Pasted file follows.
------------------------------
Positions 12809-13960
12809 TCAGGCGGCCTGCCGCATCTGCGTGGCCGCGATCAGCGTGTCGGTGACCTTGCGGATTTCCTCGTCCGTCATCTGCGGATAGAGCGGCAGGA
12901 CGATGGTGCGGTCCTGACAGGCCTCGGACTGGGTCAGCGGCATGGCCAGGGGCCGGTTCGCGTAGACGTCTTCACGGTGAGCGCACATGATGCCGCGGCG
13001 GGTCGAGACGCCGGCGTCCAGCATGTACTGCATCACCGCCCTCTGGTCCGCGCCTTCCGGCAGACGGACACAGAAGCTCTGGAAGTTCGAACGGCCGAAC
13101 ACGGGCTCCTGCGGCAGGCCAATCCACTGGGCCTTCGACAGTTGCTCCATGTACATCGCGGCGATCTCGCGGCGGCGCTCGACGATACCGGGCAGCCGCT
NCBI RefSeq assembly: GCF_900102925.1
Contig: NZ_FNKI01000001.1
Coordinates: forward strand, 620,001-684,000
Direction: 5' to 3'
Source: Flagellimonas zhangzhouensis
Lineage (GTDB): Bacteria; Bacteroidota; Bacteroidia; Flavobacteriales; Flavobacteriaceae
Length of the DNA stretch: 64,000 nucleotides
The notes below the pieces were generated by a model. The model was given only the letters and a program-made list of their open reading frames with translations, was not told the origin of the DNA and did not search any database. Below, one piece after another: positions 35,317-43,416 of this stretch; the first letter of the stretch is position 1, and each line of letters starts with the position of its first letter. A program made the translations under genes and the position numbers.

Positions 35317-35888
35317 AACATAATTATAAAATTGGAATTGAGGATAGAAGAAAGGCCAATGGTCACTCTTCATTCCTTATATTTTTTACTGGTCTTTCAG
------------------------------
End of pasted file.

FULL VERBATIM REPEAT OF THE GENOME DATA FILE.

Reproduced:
Positions 12809-13960
12809 TCAGGCGGCCTGCCGCATCTGCGTGGCCGCGATCAGCGTGTCGGTGACCTTGCGGATTTCCTCGTCCGTCATCTGCGGATAGAGCGGCAGGA
12901 CGATGGTGCGGTCCTGACAGGCCTCGGACTGGGTCAGCGGCATGGCCAGGGGCCGGTTCGCGTAGACGTCTTCACGGTGAGCGCACATGATGCCGCGGCG
13001 GGTCGAGACGCCGGCGTCCAGCATGTACTGCATCACCGCCCTCTGGTCCGCGCCTTCCGGCAGACGGACACAGAAGCTCTGGAAGTTCGAACGGCCGAAC
13101 ACGGGCTCCTGCGGCAGGCCAATCCACTGGGCCTTCGACAGTTGCTCCATGTACATCGCGGCGATCTCGCGGCGGCGCTCGACGATACCGGGCAGCCGCT
NCBI RefSeq assembly: GCF_900102925.1
Contig: NZ_FNKI01000001.1
Coordinates: forward strand, 620,001-684,000
Direction: 5' to 3'
Source: Flagellimonas zhangzhouensis
Lineage (GTDB): Bacteria; Bacteroidota; Bacteroidia; Flavobacteriales; Flavobacteriaceae
Length of the DNA stretch: 64,000 nucleotides
The notes below the pieces were generated by a model. The model was given only the letters and a program-made list of their open reading frames with translations, was not told the origin of the DNA and did not search any database. Below, one piece after another: positions 35,317-43,416 of this stretch; the first letter of the stretch is position 1, and each line of letters starts with the position of its first letter. A program made the translations under genes and the position numbers.

Positions 35317-35888
35317 AACATAATTATAAAATTGGAATTGAGGATAGAAGAAAGGCCAATGGTCACTCTTCATTCCTTATATTTTTTACTGGTCTTTCAG